The News of The Blake School Since 1916

The Spectrum

The News of The Blake School Since 1916

The Spectrum

The News of The Blake School Since 1916

The Spectrum

Minneapolis


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It turns out money may buy happiness, sometimes

Does money bring you happiness?  According to a recent study, it can. Evidently statistics show that well earning more money might not make you happier day to day, but if richer people look at their lives overall, they rate them more positively than those who make less money. Elizabeth Dunn, associate professor of psychology at the University of British Columbia stated in her study of how money affects happiness, “If you make $250k rather than $90K, you’re likely to rate your life as a whole more positively.”

So why is this so? According to Dunn, “Many times, people associate money with success, so when they have more money, they feel more successful and therefore more happy.” While making more money does not necessarily mean someone is more successful, it being wealthy certainly is associated with it.

So what do Blake Students think? Conor McDonough ‘16 stated that “ It depends what your job is. If you feel that your salary is what determines how well you are doing then yes, you are successful. However, if you define success in a different way then success and wealth might not be related.” However, Roscoe Ide ‘16 said that, “Yes, wealth and success are directly related, along with happiness. People who have wealth also usually have success.”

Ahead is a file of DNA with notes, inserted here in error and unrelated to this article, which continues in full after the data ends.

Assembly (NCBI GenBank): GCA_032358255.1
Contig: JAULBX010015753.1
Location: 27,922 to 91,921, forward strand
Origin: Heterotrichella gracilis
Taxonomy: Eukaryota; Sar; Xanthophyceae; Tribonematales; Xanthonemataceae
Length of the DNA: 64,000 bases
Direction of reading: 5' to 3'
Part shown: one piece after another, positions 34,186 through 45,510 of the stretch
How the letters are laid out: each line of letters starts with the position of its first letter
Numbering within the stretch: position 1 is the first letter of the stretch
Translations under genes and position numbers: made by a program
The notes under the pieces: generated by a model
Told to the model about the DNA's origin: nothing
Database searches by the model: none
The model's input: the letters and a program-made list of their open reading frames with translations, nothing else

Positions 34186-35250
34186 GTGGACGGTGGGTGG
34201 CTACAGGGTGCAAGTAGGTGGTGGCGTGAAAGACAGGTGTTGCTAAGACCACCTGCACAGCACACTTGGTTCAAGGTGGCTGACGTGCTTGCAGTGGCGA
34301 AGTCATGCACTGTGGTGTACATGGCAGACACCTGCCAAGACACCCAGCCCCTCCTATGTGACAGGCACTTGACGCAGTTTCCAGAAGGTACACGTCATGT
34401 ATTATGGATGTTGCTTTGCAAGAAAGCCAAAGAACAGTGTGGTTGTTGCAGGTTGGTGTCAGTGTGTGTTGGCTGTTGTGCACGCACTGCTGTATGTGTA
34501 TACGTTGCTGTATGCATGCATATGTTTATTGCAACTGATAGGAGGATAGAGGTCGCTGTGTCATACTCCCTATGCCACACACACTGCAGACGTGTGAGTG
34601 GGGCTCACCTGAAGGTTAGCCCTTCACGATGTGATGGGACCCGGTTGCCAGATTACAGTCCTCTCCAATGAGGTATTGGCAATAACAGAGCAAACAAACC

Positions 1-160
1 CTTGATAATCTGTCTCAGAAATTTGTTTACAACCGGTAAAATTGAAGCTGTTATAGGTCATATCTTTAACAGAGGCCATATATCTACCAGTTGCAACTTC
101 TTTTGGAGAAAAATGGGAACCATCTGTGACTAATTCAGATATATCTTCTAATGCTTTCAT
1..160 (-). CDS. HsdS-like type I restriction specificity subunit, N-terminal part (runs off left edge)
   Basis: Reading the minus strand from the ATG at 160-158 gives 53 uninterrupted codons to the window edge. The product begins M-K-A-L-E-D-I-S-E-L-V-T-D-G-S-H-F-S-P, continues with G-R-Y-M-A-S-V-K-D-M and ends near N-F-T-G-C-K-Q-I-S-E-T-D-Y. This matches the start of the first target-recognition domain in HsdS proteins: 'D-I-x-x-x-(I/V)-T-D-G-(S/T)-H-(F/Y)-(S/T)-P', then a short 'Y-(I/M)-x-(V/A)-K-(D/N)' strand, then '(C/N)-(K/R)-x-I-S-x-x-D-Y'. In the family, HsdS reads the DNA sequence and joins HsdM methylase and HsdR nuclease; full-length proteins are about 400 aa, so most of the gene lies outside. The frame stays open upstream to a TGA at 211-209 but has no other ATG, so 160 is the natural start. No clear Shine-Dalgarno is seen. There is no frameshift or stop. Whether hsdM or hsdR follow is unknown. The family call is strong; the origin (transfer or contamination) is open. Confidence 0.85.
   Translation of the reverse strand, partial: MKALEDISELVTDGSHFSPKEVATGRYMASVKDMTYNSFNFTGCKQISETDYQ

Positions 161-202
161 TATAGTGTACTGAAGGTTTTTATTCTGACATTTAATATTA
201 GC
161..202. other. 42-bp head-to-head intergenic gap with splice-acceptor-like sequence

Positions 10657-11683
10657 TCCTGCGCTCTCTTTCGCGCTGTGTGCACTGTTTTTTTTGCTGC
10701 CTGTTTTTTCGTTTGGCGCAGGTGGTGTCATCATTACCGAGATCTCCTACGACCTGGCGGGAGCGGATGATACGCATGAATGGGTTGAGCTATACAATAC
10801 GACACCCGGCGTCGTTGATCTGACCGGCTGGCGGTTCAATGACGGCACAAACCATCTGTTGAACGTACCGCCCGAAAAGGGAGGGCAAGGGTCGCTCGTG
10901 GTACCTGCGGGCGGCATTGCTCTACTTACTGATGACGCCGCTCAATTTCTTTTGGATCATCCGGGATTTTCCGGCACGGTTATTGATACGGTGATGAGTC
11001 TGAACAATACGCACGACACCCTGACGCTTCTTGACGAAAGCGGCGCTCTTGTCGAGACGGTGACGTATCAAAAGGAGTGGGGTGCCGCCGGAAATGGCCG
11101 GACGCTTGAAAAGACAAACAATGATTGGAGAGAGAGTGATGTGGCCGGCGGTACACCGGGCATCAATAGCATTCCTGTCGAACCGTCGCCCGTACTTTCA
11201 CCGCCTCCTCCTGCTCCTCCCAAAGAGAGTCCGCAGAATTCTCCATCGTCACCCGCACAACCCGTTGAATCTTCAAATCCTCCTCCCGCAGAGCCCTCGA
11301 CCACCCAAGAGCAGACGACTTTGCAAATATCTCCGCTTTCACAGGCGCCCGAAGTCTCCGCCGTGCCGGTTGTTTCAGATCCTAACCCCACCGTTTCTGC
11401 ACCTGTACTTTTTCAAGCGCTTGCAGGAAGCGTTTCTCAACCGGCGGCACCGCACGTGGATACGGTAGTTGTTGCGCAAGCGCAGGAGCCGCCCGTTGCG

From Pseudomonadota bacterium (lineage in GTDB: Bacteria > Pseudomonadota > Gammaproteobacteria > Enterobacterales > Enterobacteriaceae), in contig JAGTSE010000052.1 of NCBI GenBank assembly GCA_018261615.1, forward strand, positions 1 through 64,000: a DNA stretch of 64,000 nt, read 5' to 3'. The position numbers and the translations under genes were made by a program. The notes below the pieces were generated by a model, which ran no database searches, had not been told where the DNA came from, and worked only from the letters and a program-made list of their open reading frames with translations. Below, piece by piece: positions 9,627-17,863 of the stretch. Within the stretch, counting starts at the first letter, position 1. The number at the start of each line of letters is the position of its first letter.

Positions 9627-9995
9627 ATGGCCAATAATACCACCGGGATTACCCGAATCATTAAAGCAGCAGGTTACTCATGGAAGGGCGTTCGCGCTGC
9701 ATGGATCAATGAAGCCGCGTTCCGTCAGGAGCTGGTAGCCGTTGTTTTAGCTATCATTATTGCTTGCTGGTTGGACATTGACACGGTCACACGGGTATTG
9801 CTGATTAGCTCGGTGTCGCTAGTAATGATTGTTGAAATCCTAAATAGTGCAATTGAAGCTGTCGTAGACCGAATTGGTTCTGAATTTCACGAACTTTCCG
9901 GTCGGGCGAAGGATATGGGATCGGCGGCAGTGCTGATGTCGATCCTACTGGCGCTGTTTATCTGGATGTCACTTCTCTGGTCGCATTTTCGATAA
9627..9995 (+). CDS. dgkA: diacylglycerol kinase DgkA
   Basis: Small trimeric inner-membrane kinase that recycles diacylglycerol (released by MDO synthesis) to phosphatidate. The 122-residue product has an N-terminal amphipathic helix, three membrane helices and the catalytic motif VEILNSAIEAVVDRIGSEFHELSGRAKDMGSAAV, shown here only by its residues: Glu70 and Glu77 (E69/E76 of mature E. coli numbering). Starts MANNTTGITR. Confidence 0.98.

It seems that what really determines many peoples’ view of happiness is their view of success, and whether or not they feel successful.  Most people feel that the more money someone makes, the more successful they are, and therefore the happier they feel. However, many other people feel that something else determines what makes them feel successful and happy. It might be teaching, drawing or sports, and when they do these tasks successfully, they feel accomplished and happy. It seems that while money can make people feel happier, what truly determines their happiness is how well they do acts that fulfill their idea of being successful.

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About the Contributor
Stuart Patterson
Stuart Patterson, Comedy Editor
My name is Stuart and I like pottery, woodworking and cheese. This is my third year on Spectrum, and I am the Comedy editor.

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